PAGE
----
• It’s primarily my job to pay for my children’s college education and get my child into the best college. It never ceases to amaze me how much pressure parents unnecessarily put on themselves from day one simply because they will feel like bad parents if their kids don’t get into some prestigious college. How do they know if their kids will even want to go to college? What if their kids aren’t mature enough to handle going to college? Who says that going to an expensive prestigious school is better for their kids than their going to a more affordable but less well-known college? Why is it all the parents’ responsibility to put their kids through college? What ever happened to personal responsibility on the part of their children? Unfortunately, when parents spend all their energy prepping their kids for an Ivy League school they lose all the joy of the process of raising their children to maturity. They lose what is precious in being in the present moment with their children. By the way, research says that kids going to famous universities earn more initially after graduation than kids from lesser known schools, however, over their lifetime kids from smaller colleges earn just as much as kids from famous colleges, they have considerably less debt and they report a greater degree of happiness. Some of these findings may be due to the fact that kids from famous universities work ungodly long hours in corporate settings that take them away from their families, the main source for human happiness.
  • It’s my job as a parent to protect my child from adversity. Moderate adversity is a good thing for children. Losing a crucial basketball game, having to mow lawns to save for extras, and not being asked to a desirable party are all potential character building opportunities for our kids. Surely none of us wishes our kids heartache. However, heartache is part of life. Learning how to lose, developing a work ethic, delaying gratification and dealing with rejection are all normal parts of life that our children need to learn how to cope with. Who better to teach them than us? Parents ought to protect kids from life-threatening dangers but they should also teach them how to competently suffer. Too often we lack skills in this area ourselves, and we freak out when our kids scrape their knees or get a C on a test. It’s a parents’s job to calmly teach their children how to cope with adversity and not spare them from normal suffering. In a national survey, children were asked “What’s one thing you would most like to change about your parents?” The children overwhelmingly answered, “For my parents to relax and not get bent out of shape over all the bad things that happen to me.” Let’s not be the adversity in our children’s lives that they so competently handle without us.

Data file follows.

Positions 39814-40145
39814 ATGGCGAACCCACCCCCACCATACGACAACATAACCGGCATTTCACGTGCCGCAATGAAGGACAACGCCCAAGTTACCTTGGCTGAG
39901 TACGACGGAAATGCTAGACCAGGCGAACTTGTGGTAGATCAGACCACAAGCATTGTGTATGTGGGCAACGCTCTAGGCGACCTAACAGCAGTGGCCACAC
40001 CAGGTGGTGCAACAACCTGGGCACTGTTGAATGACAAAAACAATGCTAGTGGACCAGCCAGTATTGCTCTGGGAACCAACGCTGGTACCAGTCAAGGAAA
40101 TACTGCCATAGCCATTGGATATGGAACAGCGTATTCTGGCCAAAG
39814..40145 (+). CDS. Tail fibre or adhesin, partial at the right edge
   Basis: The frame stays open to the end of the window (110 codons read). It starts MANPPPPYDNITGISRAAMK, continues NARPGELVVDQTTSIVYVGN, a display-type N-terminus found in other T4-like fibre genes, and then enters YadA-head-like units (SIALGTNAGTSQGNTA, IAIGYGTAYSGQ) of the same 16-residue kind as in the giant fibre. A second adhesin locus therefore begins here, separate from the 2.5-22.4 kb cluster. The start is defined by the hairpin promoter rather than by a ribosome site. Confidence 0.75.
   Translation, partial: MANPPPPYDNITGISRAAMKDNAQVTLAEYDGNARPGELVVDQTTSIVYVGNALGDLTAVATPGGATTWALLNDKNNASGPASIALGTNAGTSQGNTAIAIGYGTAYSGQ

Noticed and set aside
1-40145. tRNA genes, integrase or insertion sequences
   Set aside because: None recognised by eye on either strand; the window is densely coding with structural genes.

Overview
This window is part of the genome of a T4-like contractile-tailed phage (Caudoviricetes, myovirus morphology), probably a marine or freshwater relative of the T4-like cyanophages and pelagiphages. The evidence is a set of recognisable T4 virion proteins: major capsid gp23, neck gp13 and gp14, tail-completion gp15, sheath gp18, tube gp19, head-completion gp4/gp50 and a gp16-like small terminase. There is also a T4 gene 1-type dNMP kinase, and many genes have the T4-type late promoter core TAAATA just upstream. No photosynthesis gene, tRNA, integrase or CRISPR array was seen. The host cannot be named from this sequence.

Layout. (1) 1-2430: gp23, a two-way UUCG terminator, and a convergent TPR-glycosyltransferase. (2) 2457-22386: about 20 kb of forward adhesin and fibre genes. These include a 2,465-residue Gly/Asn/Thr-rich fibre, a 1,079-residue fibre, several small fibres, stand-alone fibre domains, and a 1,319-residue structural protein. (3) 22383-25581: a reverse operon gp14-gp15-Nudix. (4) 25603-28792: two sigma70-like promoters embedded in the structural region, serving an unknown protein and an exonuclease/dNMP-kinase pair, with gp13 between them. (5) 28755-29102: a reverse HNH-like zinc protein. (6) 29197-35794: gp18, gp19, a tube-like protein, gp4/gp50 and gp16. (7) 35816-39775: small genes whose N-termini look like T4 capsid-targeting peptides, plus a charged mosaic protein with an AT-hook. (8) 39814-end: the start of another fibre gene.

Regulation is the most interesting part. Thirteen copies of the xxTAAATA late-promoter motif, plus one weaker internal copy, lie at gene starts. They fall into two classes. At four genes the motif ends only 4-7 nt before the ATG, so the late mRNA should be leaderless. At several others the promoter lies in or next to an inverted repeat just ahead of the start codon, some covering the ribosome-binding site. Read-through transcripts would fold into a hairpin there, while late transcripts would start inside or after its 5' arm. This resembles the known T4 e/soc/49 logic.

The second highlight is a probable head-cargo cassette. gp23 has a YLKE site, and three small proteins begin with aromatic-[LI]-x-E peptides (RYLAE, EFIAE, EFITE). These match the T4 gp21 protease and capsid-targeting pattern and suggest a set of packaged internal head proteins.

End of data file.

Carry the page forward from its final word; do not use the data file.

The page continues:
• My children need access to any form of electronica as we live in an electronic age. It’s true that kids are savvy when it comes to electronica and they do need good technical skills to succeed in our cyber age. However giving children carte blanche to electronica with no limits is a big mistake. The American Medical Association says that TV’s need to be out of bedrooms for children under the age of three. Research shows that the brains of toddlers get damaged by being raised by TV’s. Such kids are prone to hyperactivity, have poorer impulse control and are at higher risk for Attention Deficit Disorders. Research also shows that too much TV watching makes even elementary age kids less smart since TV’s wire kids’ brains to passive learning and not thinking for themselves. Electronica in moderation is not a crime against kids. However, over-the-top electronica use is hazardous. Video game playing can become addictive, the amount of pornography and adult material on the internet is too much for kids to handle, excessive texting can create social phobias in children and children left to their own devices are easy prey for internet predators and sex texting. Unmonitored electronica use is the leading cause of children losing their childhood. It’s best if parents limit overall time children spend on electronic use (such as one hour per day), monitor how their children use electronica, state their values on how electronic devices are to be used, teach their children how to avoid dangers on the internet and model for their children how electronica can be responsibly used in moderation. Cell phones have no place when families sit down to eat together.